April 2017 Focus
Forms I-9 and E-Verify Spring Cleaning
Conducting annual self-audits of I-9 and E-Verify processes is a good practice to ensure compliance. It’s an opportunity to verify if all employees have an I-9 on file and if E-verify is used correctly. Businesses should always have correct and up-to-date forms of ID, use the current Form I-9 for new hires, and store and retain Form I-9’s correctly and securely. This is great time to create or update a checklist to be used when completing Form I-9’s during the onboarding process.
Additional resources are available on E-Verify and Form I-9 to help avoid falling out of compliance. Remember, Form I-9 records (not E-Verify) will be one of the items requested in the event of an ICE inspection!
President’s Labor Nominee Will Have to Address the Overtime Rule
Andrew Acosta provided good insight as to how he might address the controversial 2016 DOL Overtime Rules during his confirmation hearing on March 22nd. The Obama Administration was in the process of appealing a federal court decision against raising the minimum threshold under the Fair Labor Standards Act (FLSA) from $23,660 to $47,476 when Donald Trump became the President-elect. Acosta will have to decide to either continue the appeal with possible changes, or drop the appeal and rewrite the rules. Acosta stated during the hearing, “The overtime rule hasn't been updated since, I believe, 2004. And I think it's unfortunate that rules which involve dollar values can sometimes go more than a decade and sometimes 15 years without being updated. Because life does become more expensive over time.” He indicated he believes a change should be made based on inflation of the cost of living, and that number would probably be somewhere around $33,000.
This controversy over raising the overtime threshold isn’t going to go away. For employers who had made preparations ahead of the impending changes, those preparations will likely be put to use. For those employers who were holding out until the last minute, changes to the 2016 thresholds will probably be implemented.
H.R. 1313 May Provide Clarity for Employer Wellness Programs
The EEOC issued final rules in May of last year on employer wellness programs, clarifying limits on financial incentives, safe harbors, and other areas relating to ADA, and GINA. In spite of a legal setback in January of this year, affirming a lower court’s ruling of EEOC v. Flambeau Inc., these regulations still stand, putting employers in a bind with contradicting ACA rules on wellness programs.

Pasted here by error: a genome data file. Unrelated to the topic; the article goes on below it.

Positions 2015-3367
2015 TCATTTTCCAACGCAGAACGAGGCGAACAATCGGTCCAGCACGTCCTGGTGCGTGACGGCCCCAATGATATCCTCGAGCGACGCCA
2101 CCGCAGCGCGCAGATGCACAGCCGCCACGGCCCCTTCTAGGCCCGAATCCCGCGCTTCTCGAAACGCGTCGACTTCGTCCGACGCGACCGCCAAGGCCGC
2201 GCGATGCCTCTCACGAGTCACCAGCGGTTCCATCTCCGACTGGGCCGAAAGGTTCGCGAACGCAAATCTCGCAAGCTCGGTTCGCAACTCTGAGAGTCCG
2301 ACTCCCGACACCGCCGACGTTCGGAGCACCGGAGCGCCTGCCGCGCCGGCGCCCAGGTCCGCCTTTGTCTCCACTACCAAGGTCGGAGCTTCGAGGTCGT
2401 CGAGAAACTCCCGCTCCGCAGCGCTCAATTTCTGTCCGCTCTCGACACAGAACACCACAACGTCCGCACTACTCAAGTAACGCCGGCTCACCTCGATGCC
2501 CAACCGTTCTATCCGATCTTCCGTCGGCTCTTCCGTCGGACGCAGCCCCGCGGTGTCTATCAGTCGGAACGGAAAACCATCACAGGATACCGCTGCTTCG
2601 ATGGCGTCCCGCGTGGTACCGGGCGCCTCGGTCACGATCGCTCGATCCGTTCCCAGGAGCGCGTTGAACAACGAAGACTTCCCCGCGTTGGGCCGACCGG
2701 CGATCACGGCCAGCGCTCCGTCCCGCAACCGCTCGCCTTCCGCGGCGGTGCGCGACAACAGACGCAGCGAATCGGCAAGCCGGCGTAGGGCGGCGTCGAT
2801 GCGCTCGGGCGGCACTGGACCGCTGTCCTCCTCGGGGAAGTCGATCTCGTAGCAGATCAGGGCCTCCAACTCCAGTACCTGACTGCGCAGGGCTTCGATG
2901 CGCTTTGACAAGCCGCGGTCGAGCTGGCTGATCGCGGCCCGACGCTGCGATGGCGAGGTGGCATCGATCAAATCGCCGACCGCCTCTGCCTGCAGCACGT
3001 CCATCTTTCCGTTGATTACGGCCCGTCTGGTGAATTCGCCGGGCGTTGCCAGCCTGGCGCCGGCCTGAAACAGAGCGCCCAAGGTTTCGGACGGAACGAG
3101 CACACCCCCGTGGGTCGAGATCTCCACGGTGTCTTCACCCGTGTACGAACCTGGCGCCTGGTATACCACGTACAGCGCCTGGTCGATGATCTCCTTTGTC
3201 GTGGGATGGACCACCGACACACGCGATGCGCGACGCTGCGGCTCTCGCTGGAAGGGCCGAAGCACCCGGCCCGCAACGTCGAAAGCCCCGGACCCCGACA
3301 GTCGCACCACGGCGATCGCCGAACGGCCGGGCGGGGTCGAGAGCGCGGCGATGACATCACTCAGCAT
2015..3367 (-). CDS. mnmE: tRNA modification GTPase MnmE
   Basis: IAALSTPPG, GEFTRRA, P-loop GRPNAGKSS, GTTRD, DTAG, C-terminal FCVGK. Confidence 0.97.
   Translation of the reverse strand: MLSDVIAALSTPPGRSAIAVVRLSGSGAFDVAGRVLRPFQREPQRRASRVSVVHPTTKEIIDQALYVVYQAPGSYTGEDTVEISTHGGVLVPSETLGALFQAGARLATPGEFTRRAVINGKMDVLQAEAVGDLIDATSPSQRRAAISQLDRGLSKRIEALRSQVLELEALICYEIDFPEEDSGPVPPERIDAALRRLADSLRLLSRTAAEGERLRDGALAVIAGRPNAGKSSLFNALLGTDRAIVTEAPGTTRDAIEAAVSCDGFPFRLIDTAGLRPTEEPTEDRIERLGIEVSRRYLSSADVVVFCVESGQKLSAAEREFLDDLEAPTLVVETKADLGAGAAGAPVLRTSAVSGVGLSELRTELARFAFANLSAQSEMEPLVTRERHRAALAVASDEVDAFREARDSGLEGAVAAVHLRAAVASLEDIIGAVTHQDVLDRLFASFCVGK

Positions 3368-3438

A bi-partisan bill addressing this is being moved through Congress. The Preserving Employee Wellness Programs Act (H.R. 1313) is intended to provide regulatory clarity for employers to continue offering a wellness program. Critics have claimed that H.R. 1313 will open a Pandora’s Box of discriminatory possibilities. Wellness programs have a track record of improving the overall wellbeing of employees and helping to lower healthcare cost. It will be interesting to see if congressional efforts will pay off.
ProSential Group Webinars for April
As a client of MWG Employer Services, we are pleased to offer free, monthly educational webinars through ProSential Group. Previous webinars are available through the ProSential Group Client Portal. To register for this month’s webinars, click on the links below.
Optimizing Turnover and Employee Selection
Thursday, April 20th
Form 5500 Reporting for Health & Welfare Plans
Tuesday, April 25th
The Simple Truth
On Friday, March 24, 2017, Speaker Paul Ryan pulled proposed legislation, labeled as “repeal and replace” of the Patient Protections and Affordable Care Act (ACA), from the floor of the U.S. House of Representatives when it became clear there would not be enough votes for the bill to pass. In reality, the American Health Care Act (AHCA) wasn’t going to fully “repeal and replace” the ACA anyway. Instead, it was only step one of what the republicans laid in a three-step process. During discussions prior to the scheduled vote, and after it failed to be voted on, I’ve had numerous people ask me, “Why don’t they just repeal Obamacare and start over?”
Well, this is my answer. The ACA was the largest piece of legislation to be passed since Social Security. It took every remaining democrat in the Senate to pass the bill on Christmas Eve of 2009. Then the bill was fast tracked and passed the House without ever being vetted through the committee process. The bill was over 900 pages in length and has now impacted just about every facet of our economy. There have been thousands of pages of rules and regulations that have been written and implemented to enforce the law over the past seven years. The breadth of this law is so far reaching, it is almost impossible to comprehend the totality of its influence.
The simple truth is, it would take a law two to three times the size of the original ACA to repeal it, transition from what has been put in place, and then replace it with something new. Anything short of that would result in a total economic and political disaster. I doubt a law of this size would ever make it through the legislative process, even if the republicans held 100% of the House and Senate. Getting so many people to agree on anything of that magnitude is nearly impossible. So how did the democrats all agree to pass the ACA? According to the then Speaker Nancy Pelosi, they had to pass it so they could know what was in it. The Republicans can’t afford that same mistake.